Chris Nikic is 1st person with Down syndrome to finish Ironman World Championship
At one point during the Ironman World Championship triathlon in Kona Hawaii, the wind gusts were so strong that Chris Nikic was peddling under 10 miles per hour on his bike. Dad Nik Nikic worried that his son, 23, might not finish the grueling race. But Chris Nikic pushed himself, increasing his speed to 17 miles per hour. He was able to finish the race in 16 hours 31 minutes and 27 seconds, making him the first person with Down syndrome to complete the Ironman championship race.
“I actually had to ride against the wind,” Chris Nikic of Maitland, Florida, told TODAY. “The wind just attacked me at 30 miles per hour.”
Nik Nikic said they had anticipated the wind being a challenge, so they arrived in Kona a few weeks earlier to help him prepare.
“We knew that problem,” he told TODAY. “We were out there … on the mountain every day for a week and a half before, practicing until he finally got it. And it took him awhile, but he figured it out.”
This preparation helped him speed up later in the biking portion of the race.
“He picked it up and got back up to about 17 miles per hour, and he was able to make up time,” Nik Nikic explained.
In 2020, Chris Nikic became the first person with Down syndrome to complete an Ironman triathlon, which includes a 2.4-mile swim in open water, a 112-mile bike ride and a full marathon of 26.2 miles. This needs to be completed within 17 hours. Over the past five years since Chris Nikic started training for the Ironman, his dad has developed ways to help his son tackle any potential roadblocks.
“Everything we believe is going to be a challenge for him, we isolate and then we explain it to him, and we go together and break it down, and we just practice over and over until his subconscious mind gets used to it,” Nik Nikic said. “He doesn’t panic when it happens. He can deal with it.”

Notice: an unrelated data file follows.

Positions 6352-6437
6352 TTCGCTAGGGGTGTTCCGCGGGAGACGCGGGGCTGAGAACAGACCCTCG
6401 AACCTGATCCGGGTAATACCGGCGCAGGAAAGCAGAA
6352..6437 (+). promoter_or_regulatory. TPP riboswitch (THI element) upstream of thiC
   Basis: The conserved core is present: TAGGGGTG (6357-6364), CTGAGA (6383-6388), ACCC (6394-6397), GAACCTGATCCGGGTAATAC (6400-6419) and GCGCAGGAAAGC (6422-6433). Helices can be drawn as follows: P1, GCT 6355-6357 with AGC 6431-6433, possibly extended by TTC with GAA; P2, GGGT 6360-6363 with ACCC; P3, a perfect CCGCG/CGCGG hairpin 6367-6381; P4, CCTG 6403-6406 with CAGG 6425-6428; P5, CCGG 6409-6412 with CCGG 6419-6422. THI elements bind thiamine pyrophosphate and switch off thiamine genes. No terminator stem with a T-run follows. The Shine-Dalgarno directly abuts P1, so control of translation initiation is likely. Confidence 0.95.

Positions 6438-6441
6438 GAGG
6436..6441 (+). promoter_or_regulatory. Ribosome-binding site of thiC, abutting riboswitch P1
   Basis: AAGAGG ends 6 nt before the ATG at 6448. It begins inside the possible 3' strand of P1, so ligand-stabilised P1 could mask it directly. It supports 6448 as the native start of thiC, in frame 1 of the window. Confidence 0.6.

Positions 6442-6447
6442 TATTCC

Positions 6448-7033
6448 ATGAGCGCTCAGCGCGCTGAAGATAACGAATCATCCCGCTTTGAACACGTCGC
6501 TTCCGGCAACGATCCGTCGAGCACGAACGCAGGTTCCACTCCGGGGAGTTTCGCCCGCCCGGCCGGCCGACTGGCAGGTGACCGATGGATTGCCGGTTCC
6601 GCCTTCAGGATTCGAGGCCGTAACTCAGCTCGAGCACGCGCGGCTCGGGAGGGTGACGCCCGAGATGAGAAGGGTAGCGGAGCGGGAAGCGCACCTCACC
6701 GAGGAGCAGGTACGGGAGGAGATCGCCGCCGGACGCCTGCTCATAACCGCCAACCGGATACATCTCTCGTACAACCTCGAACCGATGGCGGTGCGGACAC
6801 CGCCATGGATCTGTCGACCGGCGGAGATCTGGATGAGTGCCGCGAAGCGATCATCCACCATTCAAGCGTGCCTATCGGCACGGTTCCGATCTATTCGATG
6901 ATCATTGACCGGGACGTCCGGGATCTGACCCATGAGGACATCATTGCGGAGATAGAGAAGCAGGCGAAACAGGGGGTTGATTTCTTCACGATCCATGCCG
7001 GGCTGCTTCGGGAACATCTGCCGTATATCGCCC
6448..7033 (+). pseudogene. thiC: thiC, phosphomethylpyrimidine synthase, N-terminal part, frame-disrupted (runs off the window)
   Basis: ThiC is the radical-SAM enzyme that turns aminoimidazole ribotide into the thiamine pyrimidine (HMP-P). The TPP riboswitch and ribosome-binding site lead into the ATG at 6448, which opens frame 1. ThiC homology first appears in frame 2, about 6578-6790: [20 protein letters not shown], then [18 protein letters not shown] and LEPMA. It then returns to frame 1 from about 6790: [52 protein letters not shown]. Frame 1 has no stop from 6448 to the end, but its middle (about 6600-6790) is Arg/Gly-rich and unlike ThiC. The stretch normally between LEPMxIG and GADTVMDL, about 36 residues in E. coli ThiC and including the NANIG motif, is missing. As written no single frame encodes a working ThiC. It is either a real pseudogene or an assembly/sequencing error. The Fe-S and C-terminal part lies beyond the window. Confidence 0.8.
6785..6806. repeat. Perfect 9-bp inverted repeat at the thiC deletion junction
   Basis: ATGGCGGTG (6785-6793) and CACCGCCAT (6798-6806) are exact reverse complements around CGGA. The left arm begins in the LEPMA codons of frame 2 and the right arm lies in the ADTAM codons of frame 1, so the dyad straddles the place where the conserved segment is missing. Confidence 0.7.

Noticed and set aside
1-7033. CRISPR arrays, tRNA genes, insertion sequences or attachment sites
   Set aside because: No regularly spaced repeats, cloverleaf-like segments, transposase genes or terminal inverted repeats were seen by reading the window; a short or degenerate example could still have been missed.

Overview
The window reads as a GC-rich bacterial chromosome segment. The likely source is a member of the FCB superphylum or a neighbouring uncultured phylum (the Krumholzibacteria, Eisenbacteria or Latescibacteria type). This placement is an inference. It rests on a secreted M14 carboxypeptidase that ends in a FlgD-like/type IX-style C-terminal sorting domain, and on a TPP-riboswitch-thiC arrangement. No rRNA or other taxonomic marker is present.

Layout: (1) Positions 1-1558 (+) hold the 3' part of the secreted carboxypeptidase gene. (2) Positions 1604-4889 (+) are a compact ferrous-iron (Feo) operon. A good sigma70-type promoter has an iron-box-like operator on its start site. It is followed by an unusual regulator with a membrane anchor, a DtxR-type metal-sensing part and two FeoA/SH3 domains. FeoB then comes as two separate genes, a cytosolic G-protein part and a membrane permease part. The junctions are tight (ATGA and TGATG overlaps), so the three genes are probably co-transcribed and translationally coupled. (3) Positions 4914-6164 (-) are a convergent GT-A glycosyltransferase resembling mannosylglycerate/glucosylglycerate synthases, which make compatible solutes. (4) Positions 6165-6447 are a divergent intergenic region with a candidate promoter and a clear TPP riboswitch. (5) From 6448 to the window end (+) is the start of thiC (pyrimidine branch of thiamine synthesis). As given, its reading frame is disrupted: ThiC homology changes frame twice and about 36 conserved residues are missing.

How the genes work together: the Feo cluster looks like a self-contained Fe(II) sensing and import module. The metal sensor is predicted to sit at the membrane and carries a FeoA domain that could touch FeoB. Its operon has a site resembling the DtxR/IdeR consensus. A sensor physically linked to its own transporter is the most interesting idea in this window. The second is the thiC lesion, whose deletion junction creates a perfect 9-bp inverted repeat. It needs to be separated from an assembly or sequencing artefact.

While planning ahead is part of Chris Nikic’s success, this attitude also helps him as a competitor.
“Chris is resilient. He doesn’t quit,” his dad said. “His strength, his determination, his work ethic and his willingness to fight through everything (keeps him competitive).”
That doesn’t mean he doesn’t feel frustrated at times. During one of the practice bike rides, he fell off and gave his dad a hug while crying. But after a pep talk and remembering his girlfriend, Adrienne, would be waiting for him, Chris Nikic got back on the bike.
For Nik Nikic, watching his son compete in this Ironman wasn’t as nerve-wracking.
“It was very calming this time around versus the first time in Florida because we knew what we were up against and he did the work,” Nik Nikic said. “He did the work. There were no surprises other than the wind because everything else we had anticipated.”
Chris Nikic competes with a guide, Dan Grieb, who also joined him in his 2020 Panama City Beach Ironman race. Since then, Chris Nikic had been training hard for Kona.
“He had done everything he needed to do in preparation. He never made any excuses,” Nik Nikic said. “He never backed down from a long training day. He just got it done, and I was just at peace knowing that he had done everything he needed to do to get ready.”
At the finish line, Chris Nikic gave Adrienne a promise ring, and he looks forward to spending more time with her and eating Chipotle rice, a favorite of his. He’s heard from dozens of people who said that they tried running a race or accomplishing a goal they didn’t think they could after seeing how successful he was. He looks forward to seeing the next person with Down syndrome that will defy expectations.
“I want to know who is next,” he said.
He plans to take up boxing, improve his golf game and compete in the Abbott World Marathon Majors, six marathons that include Boston, Chicago, New York City, Tokyo, Berlin and London.
Nik Nikic said that he’s glad people’s perception of people with Down syndrome are changing, thanks in part to his son’s accomplishments.
“Change is hard. Change is slow. We’re anchored in a certain belief system around Down syndrome,” he said. “But it is changing because we’re seeing parents of kids with Down syndrome are not buying the narrative anymore.”
Chris Nikic hopes others learn from his example.
“The message would be simple: If they’re willing to work hard, to get 1% better, you can (achieve your dreams),” he said.